Saddened by the dismal health statistics of young adults behind bars, second-year medical students Julia Randall and Rahela Aziz-Bose are launching a new program to teach fundamental health education classes to juveniles in state correctional facilities. They hope to impart essential life lessons that will help them make better decisions.
Randall was awarded a 2013 Schweitzer Fellowship for the project that brings her and Aziz-Bose into Worcester-area juvenile correctional facilities run by the Massachusetts Department of Youth Services to teach a health education curriculum.
“While DYS offers educational programming focused on literacy skills and future employment, there is currently little funding for health education and many youth in these facilities don’t have access to health or sex education,” said Randall.
Through research, Randall learned that incarcerated adolescents are at higher risk for STIs and HIV, are more likely to participate in high-risk sexual behavior and less likely to use condoms and have higher rates of substance use during sex. She came face to face with these serious health issues when she had an opportunity to shadow her academic mentor, Diane Blake, MD, associate professor of pediatrics, who is the supervising physician at the clinic in the Allen Hall secure DYS treatment facility in Westborough.
“When shadowing [Dr. Blake] at DYS I spoke to the nurse on staff and learned that here was a need for health education. She told me that many of the boys have been in and out of school and have never had any real health education,” said Randall. “Her interactions with them about body, nutrition or healthy relationships were usually met by blank stares.”
Randall and Aziz-Bose were both hoping to build on their past experience teaching health education and serve an at-risk population they had not interacted with before. As an undergraduate, Aziz-Bose taught health education workshops to public high school students in New Haven and rewrote part of an established STI and contraception curriculum to emphasize communication and protection. Randall ran a high school youth group that emphasized inclusive and open communication and developed a healthy lifestyle curriculum for a community-based program for immigrant families.
Last spring, the pair received an MLK Semester of Service grant from UMMS and used the funds to purchase supplies and materials for the curriculum, including anatomical models and posters, birth control training kits and condoms for demonstration purposes. They surveyed 18 boys at Allen Hall so that they could shape the curriculum to fit the specifics interests of this population. The topics most in demand were STIs; nutrition and exercise; anatomy and puberty; healthy relationships; basic first aid; and contraception and pregnancy.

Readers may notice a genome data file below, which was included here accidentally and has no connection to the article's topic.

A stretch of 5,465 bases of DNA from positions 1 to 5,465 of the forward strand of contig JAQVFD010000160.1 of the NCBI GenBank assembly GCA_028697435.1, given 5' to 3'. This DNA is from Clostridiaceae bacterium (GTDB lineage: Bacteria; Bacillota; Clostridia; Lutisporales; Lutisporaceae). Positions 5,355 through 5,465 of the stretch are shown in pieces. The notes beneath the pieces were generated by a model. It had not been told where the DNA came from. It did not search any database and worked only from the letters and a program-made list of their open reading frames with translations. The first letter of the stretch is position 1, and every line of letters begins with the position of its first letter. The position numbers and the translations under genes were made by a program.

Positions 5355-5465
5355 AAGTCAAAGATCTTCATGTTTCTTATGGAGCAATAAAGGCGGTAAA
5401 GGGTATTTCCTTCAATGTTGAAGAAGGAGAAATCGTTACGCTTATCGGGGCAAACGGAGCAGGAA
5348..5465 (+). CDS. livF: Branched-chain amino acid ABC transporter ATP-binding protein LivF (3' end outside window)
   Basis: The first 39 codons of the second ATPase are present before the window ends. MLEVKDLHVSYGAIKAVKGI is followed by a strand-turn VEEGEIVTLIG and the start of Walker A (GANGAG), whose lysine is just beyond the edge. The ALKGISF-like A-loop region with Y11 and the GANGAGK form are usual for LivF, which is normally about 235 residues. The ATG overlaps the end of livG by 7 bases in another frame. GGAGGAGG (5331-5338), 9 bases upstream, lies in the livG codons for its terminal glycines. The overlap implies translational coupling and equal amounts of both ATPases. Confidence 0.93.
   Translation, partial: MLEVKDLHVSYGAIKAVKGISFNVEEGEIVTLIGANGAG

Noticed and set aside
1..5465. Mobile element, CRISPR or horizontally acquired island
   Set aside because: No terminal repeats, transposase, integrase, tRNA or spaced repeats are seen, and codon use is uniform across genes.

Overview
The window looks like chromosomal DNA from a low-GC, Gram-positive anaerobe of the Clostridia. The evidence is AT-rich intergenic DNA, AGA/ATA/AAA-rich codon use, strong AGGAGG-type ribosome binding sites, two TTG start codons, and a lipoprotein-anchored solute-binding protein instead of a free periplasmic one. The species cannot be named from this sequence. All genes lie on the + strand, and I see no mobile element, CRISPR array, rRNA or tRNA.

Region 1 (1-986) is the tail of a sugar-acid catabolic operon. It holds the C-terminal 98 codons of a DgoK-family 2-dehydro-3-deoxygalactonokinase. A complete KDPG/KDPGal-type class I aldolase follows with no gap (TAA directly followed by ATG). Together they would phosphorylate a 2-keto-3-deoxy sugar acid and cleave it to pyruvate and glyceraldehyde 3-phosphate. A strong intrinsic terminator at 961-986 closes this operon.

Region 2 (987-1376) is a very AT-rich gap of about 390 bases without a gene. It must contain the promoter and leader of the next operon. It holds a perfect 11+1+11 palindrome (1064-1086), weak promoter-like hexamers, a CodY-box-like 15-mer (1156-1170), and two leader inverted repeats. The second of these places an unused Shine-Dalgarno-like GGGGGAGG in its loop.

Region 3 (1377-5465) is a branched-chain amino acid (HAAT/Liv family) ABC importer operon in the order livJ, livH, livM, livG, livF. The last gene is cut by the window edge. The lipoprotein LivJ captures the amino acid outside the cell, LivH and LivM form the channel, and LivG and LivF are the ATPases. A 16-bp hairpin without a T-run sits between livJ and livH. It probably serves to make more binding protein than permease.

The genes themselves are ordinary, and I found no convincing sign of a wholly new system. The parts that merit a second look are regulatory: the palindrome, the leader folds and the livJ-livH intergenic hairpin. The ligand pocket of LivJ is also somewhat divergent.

In April, they began pilot testing the workshops at Allen Hall and at the Paul T. Leahy Center short-term facility in Worcester.
“The response was fantastic,” said Randall. “Students were excited to come to the sessions and it was obvious from the questions they were asking that they had been discussing the topics outside of the workshops. We also heard from the in-house clinical staff that the types of questions that the participants were asking them were different as a result of the workshops.”
“The classes are very interactive and include role-playing, acting out scenarios, demonstrations with anatomical models and posters and discussions,” said Aziz Bose. “Participants know that they can ask anything. We’re not just presenting them with facts; we’re providing them with tools to use in decision making.”
Over the summer, Randal and Aziz-Bose fine-tuned the curriculum using feedback from the spring sessions and they also each separately travelled to Ecuador for a month—funded by an Arnold P. Gold Foundations Summer Service Fellowship—to present a condensed version of the curriculum in Spanish in rural schools and health clinics. They worked in collaboration with the Yale-Ecuador HIV Clinic Initiative and focused primarily on the sexual health aspects of the curriculum.
“While Julia was in Ecuador in June, I was here revising the curriculum using data collected from the spring workshops, and while I was in Ecuador in July, Julia was here in Worcester teaching the workshop series to residents in five different DYS centers,” said Aziz-Bose.
In the fall, Randall and Aziz-Bose will begin teaching the revised curriculum to youth in Worcester area DYS facilities and have added a unit on teen pregnancy so that they can begin teaching the curriculum to adolescent girls in DYS facilities.
In addition to ambitious plans for teaching the curriculum, Randall and Aziz-Bose are hoping to build sustainability into the project by founding an interest group of like-minded medical and nursing students who can carry the project forward as Randall and Aziz-Bose move onto their clinical training years. They also hope to establish an optional enrichment elective for students who are interested in learning about correctional health, including issues related to juvenile and geriatric populations.
“Research indicates that adolescent health education is far more effective at curbing unhealthy behaviors than interventions targeted at adult populations that have already established patterns of unhealthy behaviors,” said Randall.
By reaching out to juveniles in the justice system, she and Aziz-Bose are betting on not only the future of these young boys and girls, but also on the future of the communities they will return to and on the future model of health care that must rely on education and prevention to succeed.